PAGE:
Four decades after the fall of Saigon the warm welcome afforded a Vietnamese Communist Party leader in the Oval Office appears to signal a new phase in relations between the two former enemies.
The presence of Nguyen Phu Trong in Washington indicates a growing sense of urgency on both sides as China steps up its claim on the disputed waters of the South China Sea.
Vietnam feels a growing need for American help in its efforts to counterbalance the perceived threat from its giant northern neighbour – even if it means supping with the devil.
The unsentimental words attributed to General De Gaulle – “Countries don’t have friends, they have interests” – might have been a fitting subtitle as Mr Trong sat down with President Obama.
The Vietnam Communist Party remains deeply suspicious of its old ideological enemies in Washington – even to the point of paranoia.
Diplomatic relations with the US were established 20 years ago and there have been many top-level state to state encounters since.
But the presence of the General-Secretary of the Communist Party at the White House takes the relationship to a new level.
He is supposed, after all, to be the guardian of ideological rectitude in these ambiguous times.
The party sees the subversive hand of the US everywhere as it tries to contain the challenge from a growing domestic network of civil society groups and human rights advocates.
So the decision by Mr Trong to enter the camp of the old enemy is a dramatic gesture that sends a strong message to Beijing.
The impact is accentuated by his reputation as a conservative who has devoted much attention to shoring up deteriorating relations with Beijing.
Mr Trong told reporters for western media before leaving Hanoi that the United States was a force for stability in the South China Sea – quite a statement for a successor to Ho Chi Minh.
Growing tensions with Beijing in the area have sent Vietnam scurrying for help wherever it can be found.
“Like in any relations between two countries in the world, Vietnam and the US have differences on a number of issues such as perception on democracy, human rights and trade,” Mr Trong said in his written reply to the journalists.
“To resolve differences, we should have be open and constructive dialogue to better understand each other so that differences won’t become hurdles to the overall bilateral relations,” he wrote.
China’s positioning last year of an oil drill rig in disputed waters off the Vietnamese coast seems finally to have triggered the old guard in the Communist Party to consider playing the America card.
It has much to gain. An easing of US defence sales could enhance Hanoi’s capabilities in disputed waters and there’s an opportunity to invigorate momentum for TPP, the Trans-Pacific Partnership, that Vietnam hopes will boost export led growth.
The Washington meetings perhaps hold even more resonance for domestic politics in Vietnam, riven as they with factional infighting in the run up to next year’s party Congress and change of leadership.
Human rights activists hope for more US pressure on the party to stop the jailing and harassment of bloggers and other government critics.
They express concern, however, that Washington could lose interest in their plight as it woos Vietnam as a buffer against China’s ambitions in South-East Asia.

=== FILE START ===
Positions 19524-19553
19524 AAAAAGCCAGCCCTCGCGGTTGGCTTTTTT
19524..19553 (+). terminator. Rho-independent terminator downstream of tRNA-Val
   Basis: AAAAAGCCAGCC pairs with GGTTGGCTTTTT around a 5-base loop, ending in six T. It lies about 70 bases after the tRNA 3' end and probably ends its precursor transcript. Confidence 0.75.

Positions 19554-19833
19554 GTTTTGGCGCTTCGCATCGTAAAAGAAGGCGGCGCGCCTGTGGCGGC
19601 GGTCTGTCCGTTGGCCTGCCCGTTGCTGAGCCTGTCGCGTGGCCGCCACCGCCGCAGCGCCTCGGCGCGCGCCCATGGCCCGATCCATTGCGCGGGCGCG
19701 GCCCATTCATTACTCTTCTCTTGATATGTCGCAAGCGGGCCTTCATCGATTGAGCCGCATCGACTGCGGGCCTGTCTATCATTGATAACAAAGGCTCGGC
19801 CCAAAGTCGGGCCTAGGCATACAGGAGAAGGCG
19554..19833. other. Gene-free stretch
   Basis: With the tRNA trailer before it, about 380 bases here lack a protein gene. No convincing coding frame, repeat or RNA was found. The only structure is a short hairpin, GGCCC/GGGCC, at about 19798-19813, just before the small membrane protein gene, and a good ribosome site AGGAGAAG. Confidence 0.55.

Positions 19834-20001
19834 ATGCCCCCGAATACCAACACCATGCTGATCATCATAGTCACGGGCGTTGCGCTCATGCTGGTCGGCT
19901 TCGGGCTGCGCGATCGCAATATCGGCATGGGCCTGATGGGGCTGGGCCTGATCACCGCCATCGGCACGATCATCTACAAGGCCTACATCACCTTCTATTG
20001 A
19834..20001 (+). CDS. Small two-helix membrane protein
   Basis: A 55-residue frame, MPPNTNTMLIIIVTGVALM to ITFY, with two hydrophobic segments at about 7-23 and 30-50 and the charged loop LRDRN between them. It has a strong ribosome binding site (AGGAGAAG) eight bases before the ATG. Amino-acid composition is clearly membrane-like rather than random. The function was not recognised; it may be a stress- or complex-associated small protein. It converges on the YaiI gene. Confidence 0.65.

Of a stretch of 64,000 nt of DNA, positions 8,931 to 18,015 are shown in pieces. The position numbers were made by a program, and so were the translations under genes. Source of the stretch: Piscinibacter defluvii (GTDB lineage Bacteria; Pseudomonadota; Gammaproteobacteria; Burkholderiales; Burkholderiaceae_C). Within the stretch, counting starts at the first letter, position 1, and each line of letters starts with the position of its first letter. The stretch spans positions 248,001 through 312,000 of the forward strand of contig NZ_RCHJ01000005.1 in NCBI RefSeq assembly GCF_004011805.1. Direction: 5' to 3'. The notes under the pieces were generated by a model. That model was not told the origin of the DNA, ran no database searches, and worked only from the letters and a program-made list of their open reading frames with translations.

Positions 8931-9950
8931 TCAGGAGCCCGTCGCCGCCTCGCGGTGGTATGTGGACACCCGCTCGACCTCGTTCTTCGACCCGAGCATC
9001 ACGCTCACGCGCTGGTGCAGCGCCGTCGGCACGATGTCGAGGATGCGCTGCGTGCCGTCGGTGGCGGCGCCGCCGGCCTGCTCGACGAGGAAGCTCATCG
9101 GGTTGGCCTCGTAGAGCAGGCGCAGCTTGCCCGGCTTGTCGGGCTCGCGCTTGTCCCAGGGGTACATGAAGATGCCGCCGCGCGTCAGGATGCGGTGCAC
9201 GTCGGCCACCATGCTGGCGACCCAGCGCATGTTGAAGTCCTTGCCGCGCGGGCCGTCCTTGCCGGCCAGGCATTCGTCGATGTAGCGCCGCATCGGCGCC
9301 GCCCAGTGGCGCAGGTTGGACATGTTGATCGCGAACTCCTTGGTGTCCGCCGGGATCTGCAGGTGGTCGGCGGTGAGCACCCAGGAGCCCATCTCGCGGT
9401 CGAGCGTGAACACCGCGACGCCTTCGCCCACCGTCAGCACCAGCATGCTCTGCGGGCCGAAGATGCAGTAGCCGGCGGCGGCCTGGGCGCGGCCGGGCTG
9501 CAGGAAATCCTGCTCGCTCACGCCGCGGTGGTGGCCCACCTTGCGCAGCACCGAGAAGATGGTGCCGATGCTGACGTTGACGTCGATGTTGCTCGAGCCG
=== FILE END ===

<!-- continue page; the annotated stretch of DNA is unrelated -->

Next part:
There’s also unease about the enhanced recognition for the Communist Party’s role implied by the entertainment of its top official in the White House.
Still, democracy campaigners in Vietnam see opportunities.
“If the party follows China too closely, it will lose Vietnamese territory and waters and sacrifice our sovereignty,” says a researcher in Ho Chi Minh City, who does not want to be named for fear of reprisals.
“But if it gets too close to the United States it risks losing power,” he says.
The party is fully aware of the potentially explosive consequences of making mistakes in the intricate diplomatic dance needed to play Washington off against Beijing.
“A few years ago the party would not allow any open discussion of relations with China, but they had to give way. If they kept silent now there would be an uprising,” said the researcher.
Anti-China demonstrations culminating in riots and the destruction of foreign owned factories have spawned a new more vibrant political climate.
Many of the new generation of civil society activists were inspired by the demonstrations that took place outside the Chinese embassy and consulate in Hanoi and HCMC.
The party knows its legitimacy is at stake if it is seen as too cosy with its ideological comrades in Beijing.
But it will also be cautious to keep the US from too intimate an embrace.
A recent research by the Pew Research Centre indicated that 76% of Vietnamese held a favourable view of the United States, one of the highest in the world, with younger Vietnamese being the most positive of all.
It’s a detail not lost to Vietnamese activists that Mr Trong has been a particularly low profile party boss who has allowed much of the political initiative to pass to the prime minister’s office.
He is also due to step within six months or so of his meeting with President Obama.
Playing in the United States in this way may be seen as a trump card by the ideologues in Hanoi, but it raises the stakes in a multidimensional game that is as much about who governs Vietnam and how, as it is about international diplomacy and the strategic balance in the South China Sea.